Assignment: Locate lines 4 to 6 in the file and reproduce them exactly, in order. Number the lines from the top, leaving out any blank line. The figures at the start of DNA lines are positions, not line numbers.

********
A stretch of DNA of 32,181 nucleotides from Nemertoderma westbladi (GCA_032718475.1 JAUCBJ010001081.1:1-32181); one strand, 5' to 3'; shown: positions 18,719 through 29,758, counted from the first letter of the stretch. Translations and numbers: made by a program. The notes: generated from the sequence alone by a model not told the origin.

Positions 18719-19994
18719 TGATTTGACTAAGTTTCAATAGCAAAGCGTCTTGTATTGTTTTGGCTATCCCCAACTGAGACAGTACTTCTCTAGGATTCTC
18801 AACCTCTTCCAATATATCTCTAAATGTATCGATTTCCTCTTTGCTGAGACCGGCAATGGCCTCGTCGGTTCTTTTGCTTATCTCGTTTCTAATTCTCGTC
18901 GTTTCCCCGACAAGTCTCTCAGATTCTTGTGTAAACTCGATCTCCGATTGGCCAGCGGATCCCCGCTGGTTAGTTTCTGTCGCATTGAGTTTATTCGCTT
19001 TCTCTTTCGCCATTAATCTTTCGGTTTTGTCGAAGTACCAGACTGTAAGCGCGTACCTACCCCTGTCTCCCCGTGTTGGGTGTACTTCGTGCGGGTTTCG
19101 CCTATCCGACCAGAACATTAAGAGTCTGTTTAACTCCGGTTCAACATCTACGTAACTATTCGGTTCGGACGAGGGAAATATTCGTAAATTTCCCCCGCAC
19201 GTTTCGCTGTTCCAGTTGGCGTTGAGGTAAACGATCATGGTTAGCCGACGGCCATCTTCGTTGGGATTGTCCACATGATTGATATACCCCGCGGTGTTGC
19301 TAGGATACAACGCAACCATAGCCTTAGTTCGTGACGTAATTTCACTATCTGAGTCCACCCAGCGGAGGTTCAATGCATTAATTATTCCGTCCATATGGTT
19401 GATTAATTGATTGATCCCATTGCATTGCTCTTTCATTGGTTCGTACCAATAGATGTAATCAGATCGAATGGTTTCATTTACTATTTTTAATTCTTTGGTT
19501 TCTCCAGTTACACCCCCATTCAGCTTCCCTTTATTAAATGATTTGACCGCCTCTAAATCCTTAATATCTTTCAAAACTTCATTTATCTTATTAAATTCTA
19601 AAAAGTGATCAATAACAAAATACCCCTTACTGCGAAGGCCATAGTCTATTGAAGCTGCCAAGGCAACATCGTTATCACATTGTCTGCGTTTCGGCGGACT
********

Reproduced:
18801 AACCTCTTCCAATATATCTCTAAATGTATCGATTTCCTCTTTGCTGAGACCGGCAATGGCCTCGTCGGTTCTTTTGCTTATCTCGTTTCTAATTCTCGTC
18901 GTTTCCCCGACAAGTCTCTCAGATTCTTGTGTAAACTCGATCTCCGATTGGCCAGCGGATCCCCGCTGGTTAGTTTCTGTCGCATTGAGTTTATTCGCTT
19001 TCTCTTTCGCCATTAATCTTTCGGTTTTGTCGAAGTACCAGACTGTAAGCGCGTACCTACCCCTGTCTCCCCGTGTTGGGTGTACTTCGTGCGGGTTTCG